A page-turning dystopian classic that stands alongside Brave New World and Gulliver’s Travels

“[A] dystopian cult classic... . Gulliver washes up on the island of Kazohinia, which is populated by bizarre inhabitants ... whose sense of morality and society force [him] to reconsider his own understanding of life, love, and death.” Publishers Weekly

LITERARY FICTION | July 3, 2012 | 5 1/2 x 8 1/2 | 368 pages | Trade paper | $16.95 | 9780982578124 | eBook available | World


“Highly entertaining... . Readers familiar with the classic Swift satire will find much to admire here, but those unfamiliar with Gulliver’s Travels should still have a good time.” Booklist
“A satire on our world of power politics…. Clever and inventive.” Wall Street Journal



Voyage to Kazohinia is a tour de force of twentieth-century literature. It is more than a novel; it is a novel of ideas. Sándor Szathmári’s comical tale, first published in Budapest in 1941 and soon published in Paris in the author’s own Esperanto translation, chronicles the travels of a modern Gulliver on the eve of World War II. The shipwrecked English ship’s surgeon finds himself on an unknown island whose inhabitants, the Hins, live a technologically advanced existence without emotions, desires, arts, money, or politics. Soon unhappy amid this bleak perfection, Gulliver asks to be admitted to the closed settlement of the Behins, beings with souls and atavistic human traits. He has seen nothing yet. A massively entertaining mix of satire and science fiction, Voyage to Kazohinia has seen half a dozen editions in Hungary in the seventy years since its original publication and remains the country’s most popular cult classic.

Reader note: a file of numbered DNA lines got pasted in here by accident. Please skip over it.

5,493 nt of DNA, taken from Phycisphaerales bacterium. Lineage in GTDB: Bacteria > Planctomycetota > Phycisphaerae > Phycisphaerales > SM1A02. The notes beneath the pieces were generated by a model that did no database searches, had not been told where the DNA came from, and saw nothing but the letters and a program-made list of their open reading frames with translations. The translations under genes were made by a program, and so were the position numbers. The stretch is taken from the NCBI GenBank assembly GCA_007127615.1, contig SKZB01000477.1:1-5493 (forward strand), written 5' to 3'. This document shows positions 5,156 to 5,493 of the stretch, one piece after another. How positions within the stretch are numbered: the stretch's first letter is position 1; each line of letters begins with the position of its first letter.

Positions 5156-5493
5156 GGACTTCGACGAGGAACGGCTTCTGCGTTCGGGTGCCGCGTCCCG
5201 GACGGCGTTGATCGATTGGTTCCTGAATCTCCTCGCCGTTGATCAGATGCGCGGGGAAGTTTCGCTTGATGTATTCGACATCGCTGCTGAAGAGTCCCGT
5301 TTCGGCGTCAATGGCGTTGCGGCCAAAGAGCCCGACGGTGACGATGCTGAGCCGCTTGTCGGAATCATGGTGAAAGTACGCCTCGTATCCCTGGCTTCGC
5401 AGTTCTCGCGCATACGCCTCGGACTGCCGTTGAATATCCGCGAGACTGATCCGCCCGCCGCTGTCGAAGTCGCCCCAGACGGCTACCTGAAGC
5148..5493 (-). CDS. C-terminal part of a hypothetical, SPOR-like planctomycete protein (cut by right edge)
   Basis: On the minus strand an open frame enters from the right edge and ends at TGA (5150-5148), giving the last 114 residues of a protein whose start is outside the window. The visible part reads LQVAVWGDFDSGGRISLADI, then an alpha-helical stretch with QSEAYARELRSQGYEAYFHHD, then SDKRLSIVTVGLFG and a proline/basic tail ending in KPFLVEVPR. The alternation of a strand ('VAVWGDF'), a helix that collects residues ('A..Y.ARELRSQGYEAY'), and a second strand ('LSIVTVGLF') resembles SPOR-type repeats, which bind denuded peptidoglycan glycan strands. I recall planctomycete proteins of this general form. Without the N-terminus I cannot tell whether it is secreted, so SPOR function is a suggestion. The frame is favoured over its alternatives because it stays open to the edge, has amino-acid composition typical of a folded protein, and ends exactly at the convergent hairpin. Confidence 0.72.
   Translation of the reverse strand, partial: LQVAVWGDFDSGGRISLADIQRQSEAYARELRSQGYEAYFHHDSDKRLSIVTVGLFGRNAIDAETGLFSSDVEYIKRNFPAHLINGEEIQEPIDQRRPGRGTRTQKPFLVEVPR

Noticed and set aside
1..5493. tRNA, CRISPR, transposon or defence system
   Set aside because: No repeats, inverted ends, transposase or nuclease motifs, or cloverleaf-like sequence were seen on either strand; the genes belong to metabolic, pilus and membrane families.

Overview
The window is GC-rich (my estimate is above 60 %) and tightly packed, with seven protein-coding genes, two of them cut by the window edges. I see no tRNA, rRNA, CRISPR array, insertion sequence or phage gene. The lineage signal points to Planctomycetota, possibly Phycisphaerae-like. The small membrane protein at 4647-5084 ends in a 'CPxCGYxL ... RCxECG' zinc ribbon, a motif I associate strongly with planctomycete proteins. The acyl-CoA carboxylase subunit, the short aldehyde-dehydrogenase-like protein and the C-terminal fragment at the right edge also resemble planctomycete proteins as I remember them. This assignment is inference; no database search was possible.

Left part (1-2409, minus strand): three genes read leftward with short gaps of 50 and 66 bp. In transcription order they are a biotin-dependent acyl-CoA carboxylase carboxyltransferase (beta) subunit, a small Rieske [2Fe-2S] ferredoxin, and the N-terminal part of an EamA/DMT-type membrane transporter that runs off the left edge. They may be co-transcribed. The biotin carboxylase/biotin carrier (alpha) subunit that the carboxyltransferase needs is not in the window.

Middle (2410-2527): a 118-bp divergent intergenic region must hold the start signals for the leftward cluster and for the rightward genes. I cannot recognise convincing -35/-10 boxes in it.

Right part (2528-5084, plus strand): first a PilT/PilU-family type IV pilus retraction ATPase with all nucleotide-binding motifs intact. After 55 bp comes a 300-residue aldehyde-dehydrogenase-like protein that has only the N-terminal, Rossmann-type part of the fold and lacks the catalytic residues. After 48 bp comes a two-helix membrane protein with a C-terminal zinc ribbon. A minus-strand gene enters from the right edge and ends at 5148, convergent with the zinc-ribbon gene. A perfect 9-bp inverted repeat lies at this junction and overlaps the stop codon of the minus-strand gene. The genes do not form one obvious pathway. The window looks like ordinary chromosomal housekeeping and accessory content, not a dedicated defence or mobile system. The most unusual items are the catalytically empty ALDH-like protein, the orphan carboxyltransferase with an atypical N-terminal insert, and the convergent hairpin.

Sándor Szathmári (1897–1974) was among the most extraordinary and elusive figures in twentieth-century Hungarian literature. The author of two published novels and several story collections in his native tongue, he is best known for Voyage to Kazohina—which, titled Kazohinia on most editions in Hungary, has been treasured by generations of readers. A central figure in Hungary's Esperanto movement for decades, Szathmári published his writings—including, most famously, Voyage to Kazohinia—in his own Esperanto-language editions, ensuring him a measure of international recognition and literary freedom during the communist era.